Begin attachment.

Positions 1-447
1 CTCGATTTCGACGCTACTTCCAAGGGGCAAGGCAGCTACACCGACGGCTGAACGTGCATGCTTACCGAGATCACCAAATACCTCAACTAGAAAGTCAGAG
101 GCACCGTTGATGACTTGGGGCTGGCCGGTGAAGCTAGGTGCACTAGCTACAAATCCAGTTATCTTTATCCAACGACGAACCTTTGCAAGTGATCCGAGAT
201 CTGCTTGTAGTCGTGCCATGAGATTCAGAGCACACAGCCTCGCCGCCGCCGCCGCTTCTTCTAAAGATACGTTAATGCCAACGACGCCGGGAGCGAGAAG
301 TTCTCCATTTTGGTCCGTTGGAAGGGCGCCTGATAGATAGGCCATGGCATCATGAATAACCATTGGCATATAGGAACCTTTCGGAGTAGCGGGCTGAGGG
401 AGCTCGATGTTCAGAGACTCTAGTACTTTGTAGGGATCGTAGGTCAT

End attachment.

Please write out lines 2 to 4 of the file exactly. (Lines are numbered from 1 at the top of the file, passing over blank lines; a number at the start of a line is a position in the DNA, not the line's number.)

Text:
1 CTCGATTTCGACGCTACTTCCAAGGGGCAAGGCAGCTACACCGACGGCTGAACGTGCATGCTTACCGAGATCACCAAATACCTCAACTAGAAAGTCAGAG
101 GCACCGTTGATGACTTGGGGCTGGCCGGTGAAGCTAGGTGCACTAGCTACAAATCCAGTTATCTTTATCCAACGACGAACCTTTGCAAGTGATCCGAGAT
201 CTGCTTGTAGTCGTGCCATGAGATTCAGAGCACACAGCCTCGCCGCCGCCGCCGCTTCTTCTAAAGATACGTTAATGCCAACGACGCCGGGAGCGAGAAG